L-12 / BEADS KEYSTONE 13 Critical Questions to Ask Before Buying a Home Site, and During Construction

L-12 BEADS Keystone

BEADS KEYSTONE


The following are the MOST CRITICAL questions, which must be considered ALL AT ONCE,
as if the entire BEADS KEYSTONE is one step.

Before you buy land, heed the  BEADS Keystone
Boundaries
Building Lines
Bearing Soil
Easements
Electricity & Utilities
Allowed Extent of Structures
Allowed Extent
Automobile Parking
Drainage
Drinking Water
Driveway
Sewage
Silt Control

Stabilize Everything


BOUNDARY LINES OF PROPERTY


Boundaries, Lot Lines, Property Lines – they’re all the same. They show the extent of ownership for any given parcel of land. Before you buy land, make sure the boundaries are clearly and legally designated. A quick visit to the county or municipal building and land department, with jurisdiction over your proposed land, will often answer any and all questions pertaining to land boundaries.


BUILDING LINES


Also known as Setback Lines, a building line marks the specific distance that a structure must be set back from a property line.
Building Setback Lines may be different for the front, rear, and sides; and for various types of structures; and for different locations on the property.
Check Plats and Zoning to find out about yours.  This called the Building Area.


BEARING SOIL TYPE


This refers to the type of soil that will support or bear the  weight of the house.
There are many types of bearing soil, such as clay, mud, sand, and stone.
A foundation must match the requirements of the bearing soil beneath it.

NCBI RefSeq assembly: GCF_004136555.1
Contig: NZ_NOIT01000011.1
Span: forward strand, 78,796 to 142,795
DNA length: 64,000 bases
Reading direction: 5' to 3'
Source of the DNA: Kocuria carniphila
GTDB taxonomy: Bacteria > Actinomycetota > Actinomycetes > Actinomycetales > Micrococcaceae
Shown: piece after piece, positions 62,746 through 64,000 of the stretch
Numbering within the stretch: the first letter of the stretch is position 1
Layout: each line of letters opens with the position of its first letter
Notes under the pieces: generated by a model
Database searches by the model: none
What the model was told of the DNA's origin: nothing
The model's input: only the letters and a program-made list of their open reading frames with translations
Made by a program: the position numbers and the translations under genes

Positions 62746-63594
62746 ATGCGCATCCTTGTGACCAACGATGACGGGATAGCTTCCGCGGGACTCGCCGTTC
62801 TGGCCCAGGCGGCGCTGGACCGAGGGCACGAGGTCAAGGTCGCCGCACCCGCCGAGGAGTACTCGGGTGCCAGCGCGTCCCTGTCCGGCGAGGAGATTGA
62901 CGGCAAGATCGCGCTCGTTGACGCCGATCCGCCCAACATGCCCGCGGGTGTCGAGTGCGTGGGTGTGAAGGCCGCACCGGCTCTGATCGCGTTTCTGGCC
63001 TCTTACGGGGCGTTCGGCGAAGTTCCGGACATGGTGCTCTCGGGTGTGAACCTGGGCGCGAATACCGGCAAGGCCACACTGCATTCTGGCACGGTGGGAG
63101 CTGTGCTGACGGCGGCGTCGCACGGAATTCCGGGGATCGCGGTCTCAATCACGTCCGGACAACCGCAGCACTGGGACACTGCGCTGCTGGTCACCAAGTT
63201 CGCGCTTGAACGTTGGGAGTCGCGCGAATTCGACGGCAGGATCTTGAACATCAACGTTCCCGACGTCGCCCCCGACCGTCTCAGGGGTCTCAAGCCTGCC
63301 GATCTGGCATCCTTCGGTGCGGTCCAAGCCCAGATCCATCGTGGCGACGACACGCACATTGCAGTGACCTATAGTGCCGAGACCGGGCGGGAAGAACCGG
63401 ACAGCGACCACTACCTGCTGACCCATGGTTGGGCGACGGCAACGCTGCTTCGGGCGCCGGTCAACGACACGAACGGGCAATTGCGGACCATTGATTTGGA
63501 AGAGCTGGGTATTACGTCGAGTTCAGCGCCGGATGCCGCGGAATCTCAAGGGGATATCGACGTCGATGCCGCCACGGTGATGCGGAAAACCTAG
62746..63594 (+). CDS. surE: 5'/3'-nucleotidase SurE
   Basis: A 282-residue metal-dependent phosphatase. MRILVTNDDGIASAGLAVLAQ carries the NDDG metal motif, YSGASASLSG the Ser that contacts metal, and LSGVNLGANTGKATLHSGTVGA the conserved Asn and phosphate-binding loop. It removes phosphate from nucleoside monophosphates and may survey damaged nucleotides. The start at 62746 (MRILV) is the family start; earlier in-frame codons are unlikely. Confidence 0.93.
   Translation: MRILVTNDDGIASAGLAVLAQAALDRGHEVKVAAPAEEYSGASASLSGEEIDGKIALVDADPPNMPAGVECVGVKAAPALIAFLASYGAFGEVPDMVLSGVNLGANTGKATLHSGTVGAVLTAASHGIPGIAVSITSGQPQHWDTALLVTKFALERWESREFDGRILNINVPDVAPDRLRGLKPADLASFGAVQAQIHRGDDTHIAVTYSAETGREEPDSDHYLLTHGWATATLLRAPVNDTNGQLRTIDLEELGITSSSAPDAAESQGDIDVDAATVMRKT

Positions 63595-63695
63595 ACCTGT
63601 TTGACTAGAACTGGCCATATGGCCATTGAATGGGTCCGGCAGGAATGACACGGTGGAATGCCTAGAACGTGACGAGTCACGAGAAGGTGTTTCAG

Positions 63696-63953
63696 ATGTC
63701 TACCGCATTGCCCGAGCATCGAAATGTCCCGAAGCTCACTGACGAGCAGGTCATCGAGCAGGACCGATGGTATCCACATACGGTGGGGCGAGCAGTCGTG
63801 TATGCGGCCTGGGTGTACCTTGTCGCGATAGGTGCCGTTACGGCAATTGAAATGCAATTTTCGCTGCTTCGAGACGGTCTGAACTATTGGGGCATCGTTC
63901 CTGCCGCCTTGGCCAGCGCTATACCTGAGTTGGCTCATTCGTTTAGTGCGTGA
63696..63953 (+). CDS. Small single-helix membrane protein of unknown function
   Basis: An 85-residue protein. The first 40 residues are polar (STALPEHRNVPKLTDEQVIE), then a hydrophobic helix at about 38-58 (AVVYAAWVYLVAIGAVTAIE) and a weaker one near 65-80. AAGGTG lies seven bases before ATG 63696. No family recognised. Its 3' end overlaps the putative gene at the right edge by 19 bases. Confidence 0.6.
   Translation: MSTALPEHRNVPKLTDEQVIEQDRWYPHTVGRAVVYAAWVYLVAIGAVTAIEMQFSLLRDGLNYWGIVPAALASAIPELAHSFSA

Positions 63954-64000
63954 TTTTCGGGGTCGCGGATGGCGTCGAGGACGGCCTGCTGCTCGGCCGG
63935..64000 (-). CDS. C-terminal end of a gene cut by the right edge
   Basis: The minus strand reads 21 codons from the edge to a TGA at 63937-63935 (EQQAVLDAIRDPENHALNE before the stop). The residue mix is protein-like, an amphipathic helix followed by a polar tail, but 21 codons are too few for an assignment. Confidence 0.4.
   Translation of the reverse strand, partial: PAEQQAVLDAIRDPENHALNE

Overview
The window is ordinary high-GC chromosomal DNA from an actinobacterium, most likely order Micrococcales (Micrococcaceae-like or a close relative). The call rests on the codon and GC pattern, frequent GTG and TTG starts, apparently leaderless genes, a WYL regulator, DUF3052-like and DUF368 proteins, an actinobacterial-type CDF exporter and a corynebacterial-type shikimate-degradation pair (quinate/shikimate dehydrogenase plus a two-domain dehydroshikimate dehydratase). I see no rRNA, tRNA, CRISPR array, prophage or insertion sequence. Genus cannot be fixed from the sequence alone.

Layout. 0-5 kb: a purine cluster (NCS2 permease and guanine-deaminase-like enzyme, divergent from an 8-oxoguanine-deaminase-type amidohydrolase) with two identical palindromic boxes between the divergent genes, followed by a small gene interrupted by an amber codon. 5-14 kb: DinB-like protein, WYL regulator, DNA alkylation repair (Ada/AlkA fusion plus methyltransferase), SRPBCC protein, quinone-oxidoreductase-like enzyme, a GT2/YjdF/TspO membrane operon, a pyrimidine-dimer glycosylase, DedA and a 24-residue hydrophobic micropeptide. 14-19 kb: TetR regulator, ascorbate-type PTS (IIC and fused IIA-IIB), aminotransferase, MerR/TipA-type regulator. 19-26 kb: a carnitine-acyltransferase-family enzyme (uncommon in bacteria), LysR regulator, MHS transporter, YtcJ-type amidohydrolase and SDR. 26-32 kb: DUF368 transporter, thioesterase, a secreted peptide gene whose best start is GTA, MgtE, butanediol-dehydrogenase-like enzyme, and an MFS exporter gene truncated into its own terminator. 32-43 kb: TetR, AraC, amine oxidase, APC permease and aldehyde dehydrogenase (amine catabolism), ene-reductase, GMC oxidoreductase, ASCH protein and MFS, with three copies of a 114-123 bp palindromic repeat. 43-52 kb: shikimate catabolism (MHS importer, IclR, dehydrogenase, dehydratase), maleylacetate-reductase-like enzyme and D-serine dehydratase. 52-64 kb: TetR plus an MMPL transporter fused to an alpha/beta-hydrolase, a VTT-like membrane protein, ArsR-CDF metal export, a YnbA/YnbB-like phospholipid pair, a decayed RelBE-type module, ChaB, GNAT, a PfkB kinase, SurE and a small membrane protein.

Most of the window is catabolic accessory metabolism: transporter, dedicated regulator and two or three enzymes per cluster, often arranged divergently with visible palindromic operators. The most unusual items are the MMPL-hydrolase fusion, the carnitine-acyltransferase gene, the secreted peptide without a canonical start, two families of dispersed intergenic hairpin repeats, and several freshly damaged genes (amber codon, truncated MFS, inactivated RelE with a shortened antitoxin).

The soil affects the foundation. The foundation affects the total building cost.


EASEMENTS


An Easement is an area of property where use is restricted against the owner. An Easement familiar to many people is a public sidewalk in front of a house. Another is a drainage ditch behind or beside a house.
Some Easements restrict construction on a small portion of property, while others prohibit any building on all of the property.
Easements are part of the public record, but seldom publicly known. Check the title records. If your chosen property has a restrictive easement, you might not be able to build at all. Check the title records for you proposed property before you buy.


ELECTRIC POWER & ALL OTHER UTILITIES


Where is the source of power for this particular site? How will the electric power get to the house? How will other electric powered utilities, like telephone, cable TV, and the INTERNET, get to the house.


ALLOWED EXTENT OF STRUCTURES

The applied ‘extent’ of a structure is the part allowed to touch, but not cross a building line. Rules vary. The extent might be the edge of walls, footings, any overhangs, decks, patios, stoops, steps, and more. CHECK CAREFULLY.


ALLOWED DWELLING TYPES & STRUCTURE


Most areas now have very strict design standards, which dictate everything from wall surfaces to roof slope to landscaping to the size and dwelling units per building. Before you buy, educate yourself concerning all possible restrictions. If you build anything that violates legal guidelines, you can be forced to tear it down at your own expense.


AUTOMOBILE PARKING & Related Transport Vehicles